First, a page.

- Size ranges from 1/12 to 1/3 inches in length
- Are reddish-brown to black
- Body is shaped like an elongate, flattened cylinder.
- Antennae are 11-segmented, with a distinct, two-segmented club at the end
- Each tarsi has four segments, and tibia have spurs
- Are white, C-shaped grubs, with the thorax wider than the rest of the body
- The eighth abdominal spiracle is much larger than all the others.
- Larvae make round tunnels that are loosely packed with very fine frass that has the consistency of talcum powder, which is where the name “powderpost” comes from. This is usually the result of several generations of beetles in the same wood.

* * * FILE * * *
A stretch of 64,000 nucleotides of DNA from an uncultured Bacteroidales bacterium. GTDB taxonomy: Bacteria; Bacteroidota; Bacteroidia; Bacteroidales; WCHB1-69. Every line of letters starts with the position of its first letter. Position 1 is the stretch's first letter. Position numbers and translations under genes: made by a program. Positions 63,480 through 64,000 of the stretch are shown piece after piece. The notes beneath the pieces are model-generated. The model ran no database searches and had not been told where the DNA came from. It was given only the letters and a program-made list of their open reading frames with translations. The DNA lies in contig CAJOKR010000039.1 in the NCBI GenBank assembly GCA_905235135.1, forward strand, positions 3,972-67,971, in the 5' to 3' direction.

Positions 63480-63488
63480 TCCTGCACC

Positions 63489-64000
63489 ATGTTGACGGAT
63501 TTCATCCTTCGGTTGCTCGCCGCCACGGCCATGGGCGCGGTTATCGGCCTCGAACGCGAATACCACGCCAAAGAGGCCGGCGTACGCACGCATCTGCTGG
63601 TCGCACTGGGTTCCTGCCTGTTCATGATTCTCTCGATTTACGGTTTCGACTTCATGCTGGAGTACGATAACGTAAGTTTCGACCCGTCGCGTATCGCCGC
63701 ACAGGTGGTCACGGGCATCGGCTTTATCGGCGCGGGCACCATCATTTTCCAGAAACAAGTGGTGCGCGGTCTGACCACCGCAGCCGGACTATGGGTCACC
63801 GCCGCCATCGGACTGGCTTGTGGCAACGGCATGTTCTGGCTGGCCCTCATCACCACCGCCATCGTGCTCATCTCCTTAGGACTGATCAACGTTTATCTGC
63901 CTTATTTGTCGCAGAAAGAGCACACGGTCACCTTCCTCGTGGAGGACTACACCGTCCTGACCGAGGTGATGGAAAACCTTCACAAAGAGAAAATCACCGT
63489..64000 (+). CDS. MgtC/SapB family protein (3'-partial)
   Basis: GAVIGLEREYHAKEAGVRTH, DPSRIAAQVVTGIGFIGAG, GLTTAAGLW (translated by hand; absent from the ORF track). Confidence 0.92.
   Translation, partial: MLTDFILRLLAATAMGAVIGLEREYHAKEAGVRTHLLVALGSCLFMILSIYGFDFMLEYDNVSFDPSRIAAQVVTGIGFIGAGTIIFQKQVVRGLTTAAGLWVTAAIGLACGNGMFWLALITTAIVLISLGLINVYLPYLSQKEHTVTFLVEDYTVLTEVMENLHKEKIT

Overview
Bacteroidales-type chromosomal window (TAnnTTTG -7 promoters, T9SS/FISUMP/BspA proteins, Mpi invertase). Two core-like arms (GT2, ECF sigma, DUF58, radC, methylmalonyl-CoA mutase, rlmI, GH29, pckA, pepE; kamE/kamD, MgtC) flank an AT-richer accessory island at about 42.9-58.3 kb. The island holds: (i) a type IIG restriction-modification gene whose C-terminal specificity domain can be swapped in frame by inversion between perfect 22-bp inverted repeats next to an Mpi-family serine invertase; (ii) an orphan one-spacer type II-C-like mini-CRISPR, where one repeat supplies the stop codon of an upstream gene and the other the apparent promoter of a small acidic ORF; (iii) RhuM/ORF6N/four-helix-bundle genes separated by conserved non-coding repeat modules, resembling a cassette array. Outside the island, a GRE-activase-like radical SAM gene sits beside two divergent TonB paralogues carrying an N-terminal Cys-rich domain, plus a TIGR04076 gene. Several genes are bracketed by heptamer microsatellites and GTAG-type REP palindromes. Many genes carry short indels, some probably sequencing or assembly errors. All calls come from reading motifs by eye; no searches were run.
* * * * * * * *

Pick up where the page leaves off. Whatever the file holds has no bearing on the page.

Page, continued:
- When adults leave the wood, it is left with many small round holes that are 0.03 to 0.13 inches (0.8 to 3.2 mm) in diameter. The adults are leaving to search for a new wood source.
- Powderpost beetles usually attack only seasoned or partly seasoned sapwood of hardwoods such as ash, oak, pecan and hickory, but they will also attack bamboo, cherry, elm, persimmon, walnut and many others.
- They can attack wood with a moisture content between 6-30%. Most wood within centrally heated and cooled buildings contain enough moisture for lyctid attack.
- They will re-infest the same wood repeatedly until it is virtually useless and they may spread to other hardwoods nearby.
- Susceptible wood must have pores large enough for adults to insert eggs into, thus, most damage is restricted to the unfinished portions of sapwood.